D is for Device Compatability! This is truly an amazing feature. You can access the web-based LeapFrog Academy from two of LeapFrog's tablets (the Epic or the LeapFrog Academy Epic) OR from your own phone (iPhone or Android) OR from an iPAD OR an Android tablet OR any Windows or Apple computer with a Wi-Fi connection!! As far as I can tell, the only common device that does not support the Academy are Amazon tablets.  AND, if you are using a tablet with a Wi-Fi connection, your kiddo can save up to 24 activities to the device to use when they are "offline" by marking them as "favorites."

E is for Emotions and Feelings! Feelings are part of the curriculum included--they are addressed in games and stories.

F is for Frog! Frog characters lead many of the lessons where they explain concepts like rhyming, math, and more to each other. Of course, your child watches the "conversation" and learns the lesson too!

G is for Great for Families! Seriously!! I love this about LeapFrog Academy--it's perfect for homeschooling families or families who just want educational activities on their tablets when the kids want screen time. Each monthly subscription includes FIVE ACCOUNTS!! And it is EASY to switch between accounts and monitor what your kiddos are doing on them!

H is for Home Extension Learning Ideas! As you check on your children's progress in the Parent Dashboard (see T - tracking - for more details) it includes suggestions that you can do with your kiddos to "extend" the learning concepts with hands-on activities with your kiddo.

I is for Intestines! Intestines, ribs, hearth, and the lungs are just part of the Human Body lessons--some of my favorite science concepts!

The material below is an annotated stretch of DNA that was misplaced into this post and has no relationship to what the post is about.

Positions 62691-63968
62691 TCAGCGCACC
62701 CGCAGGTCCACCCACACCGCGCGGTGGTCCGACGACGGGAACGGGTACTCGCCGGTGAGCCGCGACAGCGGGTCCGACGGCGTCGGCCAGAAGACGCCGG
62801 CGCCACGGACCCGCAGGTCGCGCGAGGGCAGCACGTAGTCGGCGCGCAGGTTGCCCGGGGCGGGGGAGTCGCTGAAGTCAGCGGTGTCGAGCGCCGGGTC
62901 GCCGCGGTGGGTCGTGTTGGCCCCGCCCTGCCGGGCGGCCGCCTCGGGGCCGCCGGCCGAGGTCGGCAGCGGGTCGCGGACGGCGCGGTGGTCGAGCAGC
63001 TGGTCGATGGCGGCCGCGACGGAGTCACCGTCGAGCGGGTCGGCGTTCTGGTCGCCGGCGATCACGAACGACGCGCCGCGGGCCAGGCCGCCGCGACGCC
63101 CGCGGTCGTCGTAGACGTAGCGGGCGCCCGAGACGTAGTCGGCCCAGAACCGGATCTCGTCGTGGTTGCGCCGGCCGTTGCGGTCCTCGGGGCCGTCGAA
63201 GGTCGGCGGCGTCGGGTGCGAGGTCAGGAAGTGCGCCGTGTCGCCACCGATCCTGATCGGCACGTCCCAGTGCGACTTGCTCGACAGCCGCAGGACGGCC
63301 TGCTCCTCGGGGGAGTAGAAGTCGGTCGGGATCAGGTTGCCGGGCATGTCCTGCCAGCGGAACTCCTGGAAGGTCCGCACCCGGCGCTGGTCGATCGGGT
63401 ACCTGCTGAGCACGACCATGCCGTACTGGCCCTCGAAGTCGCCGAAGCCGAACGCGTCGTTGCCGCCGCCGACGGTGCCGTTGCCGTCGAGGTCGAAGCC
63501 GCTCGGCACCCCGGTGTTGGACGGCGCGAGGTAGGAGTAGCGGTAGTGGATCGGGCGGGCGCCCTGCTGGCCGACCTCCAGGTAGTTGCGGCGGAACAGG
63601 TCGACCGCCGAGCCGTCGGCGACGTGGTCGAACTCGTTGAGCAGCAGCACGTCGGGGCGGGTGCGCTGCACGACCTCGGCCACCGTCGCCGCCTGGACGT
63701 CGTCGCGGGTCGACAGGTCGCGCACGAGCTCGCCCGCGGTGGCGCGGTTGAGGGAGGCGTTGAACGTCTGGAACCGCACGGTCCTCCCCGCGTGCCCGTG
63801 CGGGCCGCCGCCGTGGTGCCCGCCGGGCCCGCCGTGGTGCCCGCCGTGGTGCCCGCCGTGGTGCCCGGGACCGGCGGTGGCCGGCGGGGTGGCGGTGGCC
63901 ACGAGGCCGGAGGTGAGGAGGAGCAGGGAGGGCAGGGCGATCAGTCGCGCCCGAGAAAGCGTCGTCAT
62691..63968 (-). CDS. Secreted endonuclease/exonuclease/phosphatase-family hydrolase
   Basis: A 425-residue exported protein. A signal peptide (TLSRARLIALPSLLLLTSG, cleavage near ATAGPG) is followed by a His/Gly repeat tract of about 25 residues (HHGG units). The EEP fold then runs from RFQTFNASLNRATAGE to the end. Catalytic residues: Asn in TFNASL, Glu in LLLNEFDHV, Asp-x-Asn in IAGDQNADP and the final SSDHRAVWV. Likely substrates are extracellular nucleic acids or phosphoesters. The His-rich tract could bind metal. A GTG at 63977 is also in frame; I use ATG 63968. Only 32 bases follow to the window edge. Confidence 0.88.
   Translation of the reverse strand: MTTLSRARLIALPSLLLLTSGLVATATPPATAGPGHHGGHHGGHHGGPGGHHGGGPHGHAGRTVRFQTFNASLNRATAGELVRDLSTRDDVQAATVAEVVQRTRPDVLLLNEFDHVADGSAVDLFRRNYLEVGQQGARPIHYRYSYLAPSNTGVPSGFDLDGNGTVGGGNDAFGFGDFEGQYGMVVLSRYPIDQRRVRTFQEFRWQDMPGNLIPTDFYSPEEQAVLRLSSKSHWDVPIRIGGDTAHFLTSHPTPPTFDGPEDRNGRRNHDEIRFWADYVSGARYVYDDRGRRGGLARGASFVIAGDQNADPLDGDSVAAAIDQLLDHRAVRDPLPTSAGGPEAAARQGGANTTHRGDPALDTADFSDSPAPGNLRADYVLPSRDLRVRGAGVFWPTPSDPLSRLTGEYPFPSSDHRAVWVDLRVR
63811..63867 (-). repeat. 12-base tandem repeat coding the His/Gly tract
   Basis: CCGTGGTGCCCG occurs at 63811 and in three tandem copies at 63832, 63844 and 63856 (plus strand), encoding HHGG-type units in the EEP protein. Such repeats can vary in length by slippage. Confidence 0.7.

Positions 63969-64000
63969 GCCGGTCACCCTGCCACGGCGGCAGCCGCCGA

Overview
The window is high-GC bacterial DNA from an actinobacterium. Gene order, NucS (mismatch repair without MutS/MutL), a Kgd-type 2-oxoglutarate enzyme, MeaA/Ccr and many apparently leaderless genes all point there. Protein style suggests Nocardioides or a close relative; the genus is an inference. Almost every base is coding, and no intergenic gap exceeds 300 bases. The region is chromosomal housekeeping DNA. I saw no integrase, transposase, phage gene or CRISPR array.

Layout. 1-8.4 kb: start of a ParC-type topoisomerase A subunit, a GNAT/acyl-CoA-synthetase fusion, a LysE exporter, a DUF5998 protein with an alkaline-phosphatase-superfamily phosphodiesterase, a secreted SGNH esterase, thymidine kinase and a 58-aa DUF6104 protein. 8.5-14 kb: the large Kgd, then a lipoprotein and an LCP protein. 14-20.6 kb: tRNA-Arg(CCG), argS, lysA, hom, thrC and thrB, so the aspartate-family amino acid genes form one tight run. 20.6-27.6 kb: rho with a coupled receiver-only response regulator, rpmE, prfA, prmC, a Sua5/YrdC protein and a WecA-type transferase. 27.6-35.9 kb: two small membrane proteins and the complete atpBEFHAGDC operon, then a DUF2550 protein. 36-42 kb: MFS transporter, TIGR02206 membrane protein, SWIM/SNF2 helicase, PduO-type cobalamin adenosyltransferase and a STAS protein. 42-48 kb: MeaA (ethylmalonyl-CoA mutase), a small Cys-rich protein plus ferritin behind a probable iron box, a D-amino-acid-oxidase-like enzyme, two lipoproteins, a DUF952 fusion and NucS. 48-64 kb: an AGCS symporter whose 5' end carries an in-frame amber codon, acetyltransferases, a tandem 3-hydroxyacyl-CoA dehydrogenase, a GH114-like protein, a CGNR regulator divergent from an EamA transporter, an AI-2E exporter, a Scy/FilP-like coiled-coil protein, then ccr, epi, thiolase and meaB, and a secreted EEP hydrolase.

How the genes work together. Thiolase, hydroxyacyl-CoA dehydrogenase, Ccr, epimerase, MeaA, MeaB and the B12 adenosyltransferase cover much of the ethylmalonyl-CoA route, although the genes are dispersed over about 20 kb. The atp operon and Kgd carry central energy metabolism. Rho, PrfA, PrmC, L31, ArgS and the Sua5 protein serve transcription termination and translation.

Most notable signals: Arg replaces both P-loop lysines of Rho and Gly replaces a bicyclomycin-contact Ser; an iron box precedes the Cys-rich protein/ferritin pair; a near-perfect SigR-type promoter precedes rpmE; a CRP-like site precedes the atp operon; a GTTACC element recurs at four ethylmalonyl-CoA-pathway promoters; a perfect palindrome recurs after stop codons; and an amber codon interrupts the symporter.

J is for Just Read to Me! Okay, this might be a little bit of a stretch, but I love that LeapFrog Academy has a huge library of ebooks, and you can either read them yourself, have LeapFrog read them to you, or read along with with LeapFrog. Reading is such an important aspect of childhood, and I love the confidence that the LeapFrog library gives kiddos as they can "read" without an adult helping them!

K is for Kindergarten, PreK, and 1st Grade! LeapFrog Academy is designed for children ages 3-6 in PreK, K, and 1st grade levels. Here are some peeks at some of the skills included:

The "Intro to Preschool" level includes the following:

Exploring Numbers and Letters
Letters, Sounds, and Rhymes
Shapes, Numbers, and Letters
Critical Thinking Skills
Colors, Music, and Letters
Math and Science
and more!

The "Intro to Kindergarten" level includes the following:

Letters, Numbers, and Words
Numbers and Shapes
Letters and Letter Sounds
Critical Thinking and Problem Solving
Rhymes and Blending Sounds
Art and Music
Early Science Concepts
Phonics and Spelling
Coding and STEM 
and more!

L is for Learning Adventure! When your kiddos log into LeapFrog Academy, they can choose between "My Learning Adventure" and "My World."  My Learning Adventure has 32 learning paths called Learning Adventures. Each Learning Adventure has 3-8 lessons (with 6 activities per lesson) that you progress through as you move along a path on the floating islands. If you complete them all in order, you will have moved successfully through the LeapFrog Academy curriculum. If, on the other hand, your kiddos would prefer to explore and choose their own adventures, the "My World" option has learning activities organized by types throughout floating islands that you can explore at your own pleasure. My kids have done a combination of both, and they love having the choice!

M is for Math! Each level covers a huge variety of math skills! I've seen everything from patterns to mathematical thinking and coding!

N is for Numbers! This might seem a little redundant, but kids learn how to identify numbers, manipulate them, and predict them!

O is for Over 1,000 Learning Activities!! AND....LeapFrog intends to keep adding to this massive collection!

P is for Puzzles! When your kiddo logs into LeapFrog Academy, below the options for My Learning Adventure and My World are small icons so you can jump to the following choices: Books, Games, Puzzles, Videos, Music, Art, and Favorites. There are over 120 puzzles in so many subjects--math, science, and more!

Q is for Quality! I have tested A LOT of online learning programs, and this is hands-down my favorite! Everything in LeapFrog Academy, from the graphics to the curriculum to the design of the world, is engaging, exciting, and educational. My preschoolers are constantly engaged when they log on.